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Cox Broadcasting Corp. v. Cohn

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Brief Fact Summary. A reporter disclosed the name of a murdered rape victim against the deceased’s family’s wishes.

Synopsis of Rule of Law. There is no liability associated with public disclosure of private facts when the information was lawfully obtained from public records and is truthfully reported.

Points of Law - Legal Principles in this Case for Law Students.

We are reluctant to embark on a course that would make public records generally available to the media but forbid their publication if offensive to the sensibilities of the supposed reasonable man.

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Facts. Cohn’s daughter was raped and killed in a brutal attack by six assailants. Five of the Defendants plead guilty to rape and one plead not guilty. As a result, the case was set to go to trial. A reporter for Cox Broadcasting (Petitioner) learned the name of the victim from the grand jury indictments filed with the court. He chose to broadcast the victim’s name on the local news as part of his report on the case. Cohn (Respondent) subsequently sued for invasion of privacy.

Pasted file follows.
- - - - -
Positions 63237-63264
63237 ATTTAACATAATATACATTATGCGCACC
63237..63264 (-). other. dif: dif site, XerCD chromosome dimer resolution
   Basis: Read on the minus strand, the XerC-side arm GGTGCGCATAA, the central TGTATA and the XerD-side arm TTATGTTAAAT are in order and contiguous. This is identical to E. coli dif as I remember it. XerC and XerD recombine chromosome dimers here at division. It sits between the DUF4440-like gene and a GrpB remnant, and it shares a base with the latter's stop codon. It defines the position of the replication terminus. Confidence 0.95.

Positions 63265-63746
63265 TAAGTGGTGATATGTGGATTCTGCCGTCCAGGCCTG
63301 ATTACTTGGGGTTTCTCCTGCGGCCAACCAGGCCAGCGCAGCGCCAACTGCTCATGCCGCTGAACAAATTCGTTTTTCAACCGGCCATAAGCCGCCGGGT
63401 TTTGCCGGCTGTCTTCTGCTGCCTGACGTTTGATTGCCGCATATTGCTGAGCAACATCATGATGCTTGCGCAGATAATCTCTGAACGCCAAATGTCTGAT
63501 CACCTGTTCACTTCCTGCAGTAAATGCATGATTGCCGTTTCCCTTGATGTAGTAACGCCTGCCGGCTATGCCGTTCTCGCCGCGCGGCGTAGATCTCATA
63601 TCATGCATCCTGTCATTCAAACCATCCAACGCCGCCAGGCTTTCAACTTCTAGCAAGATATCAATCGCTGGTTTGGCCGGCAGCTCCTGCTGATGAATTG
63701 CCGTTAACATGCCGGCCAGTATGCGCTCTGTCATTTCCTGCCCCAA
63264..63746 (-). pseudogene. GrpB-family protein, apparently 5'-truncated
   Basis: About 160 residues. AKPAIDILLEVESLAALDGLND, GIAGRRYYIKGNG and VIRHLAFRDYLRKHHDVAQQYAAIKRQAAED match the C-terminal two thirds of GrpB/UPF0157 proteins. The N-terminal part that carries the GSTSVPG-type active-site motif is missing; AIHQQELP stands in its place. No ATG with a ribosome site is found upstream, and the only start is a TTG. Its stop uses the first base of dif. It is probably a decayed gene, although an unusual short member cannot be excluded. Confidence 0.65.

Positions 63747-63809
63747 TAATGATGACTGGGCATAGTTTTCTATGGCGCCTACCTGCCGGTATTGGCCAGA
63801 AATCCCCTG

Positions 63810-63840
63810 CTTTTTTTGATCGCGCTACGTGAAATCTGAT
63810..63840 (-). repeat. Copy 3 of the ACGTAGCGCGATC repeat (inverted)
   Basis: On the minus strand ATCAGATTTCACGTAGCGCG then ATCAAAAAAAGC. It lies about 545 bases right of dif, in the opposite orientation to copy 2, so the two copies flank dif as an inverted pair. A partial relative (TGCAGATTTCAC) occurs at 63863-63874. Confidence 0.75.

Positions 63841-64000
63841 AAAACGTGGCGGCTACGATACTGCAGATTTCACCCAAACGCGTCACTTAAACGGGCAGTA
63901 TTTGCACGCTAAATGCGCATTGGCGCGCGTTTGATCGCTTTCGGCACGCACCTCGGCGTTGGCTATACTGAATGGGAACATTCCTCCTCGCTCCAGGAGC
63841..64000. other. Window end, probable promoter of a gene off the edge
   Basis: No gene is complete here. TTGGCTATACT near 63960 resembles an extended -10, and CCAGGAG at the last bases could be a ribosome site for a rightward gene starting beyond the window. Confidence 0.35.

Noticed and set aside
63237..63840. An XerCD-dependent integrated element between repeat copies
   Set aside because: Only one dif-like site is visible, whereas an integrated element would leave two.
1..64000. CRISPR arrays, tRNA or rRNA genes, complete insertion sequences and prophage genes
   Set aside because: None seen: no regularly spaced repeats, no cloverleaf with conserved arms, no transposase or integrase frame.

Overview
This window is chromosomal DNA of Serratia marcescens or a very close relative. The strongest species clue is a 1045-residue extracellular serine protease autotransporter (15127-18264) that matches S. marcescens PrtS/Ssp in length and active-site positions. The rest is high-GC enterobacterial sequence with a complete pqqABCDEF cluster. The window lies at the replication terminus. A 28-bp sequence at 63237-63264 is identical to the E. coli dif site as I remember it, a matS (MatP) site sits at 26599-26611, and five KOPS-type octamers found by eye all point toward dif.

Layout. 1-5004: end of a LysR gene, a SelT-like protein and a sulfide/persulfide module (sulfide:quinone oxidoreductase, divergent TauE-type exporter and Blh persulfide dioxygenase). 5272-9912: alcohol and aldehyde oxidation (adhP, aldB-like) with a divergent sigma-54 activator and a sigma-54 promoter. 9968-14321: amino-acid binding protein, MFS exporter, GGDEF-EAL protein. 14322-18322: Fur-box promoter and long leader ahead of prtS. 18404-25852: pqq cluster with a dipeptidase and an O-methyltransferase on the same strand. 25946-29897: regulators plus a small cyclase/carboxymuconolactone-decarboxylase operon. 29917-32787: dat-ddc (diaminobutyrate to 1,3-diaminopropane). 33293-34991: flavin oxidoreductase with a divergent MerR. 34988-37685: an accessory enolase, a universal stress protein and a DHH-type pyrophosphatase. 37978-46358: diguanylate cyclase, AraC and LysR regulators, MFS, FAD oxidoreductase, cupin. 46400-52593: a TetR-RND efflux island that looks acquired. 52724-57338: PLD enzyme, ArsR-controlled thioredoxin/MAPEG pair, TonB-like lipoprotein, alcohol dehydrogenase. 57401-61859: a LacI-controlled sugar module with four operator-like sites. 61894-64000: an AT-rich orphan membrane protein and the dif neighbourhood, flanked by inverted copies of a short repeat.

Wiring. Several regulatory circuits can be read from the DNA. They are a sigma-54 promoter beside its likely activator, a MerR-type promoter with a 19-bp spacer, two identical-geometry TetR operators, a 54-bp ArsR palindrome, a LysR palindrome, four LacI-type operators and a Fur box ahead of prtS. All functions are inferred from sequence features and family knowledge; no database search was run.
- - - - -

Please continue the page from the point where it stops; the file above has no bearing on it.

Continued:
Issue. Is it unconstitutional to hold a member of the press liable for the public disclosure of private facts?

Held. No. Public records are available for inspection by the media, and they are free to publish the facts gathered as a result of their research.

Discussion. Court proceedings are public record. The public relies on the media to inform them and research what the individual does not have time to do. It would be contradictory to allow the media to review public records but not report the information because it is about private persons.

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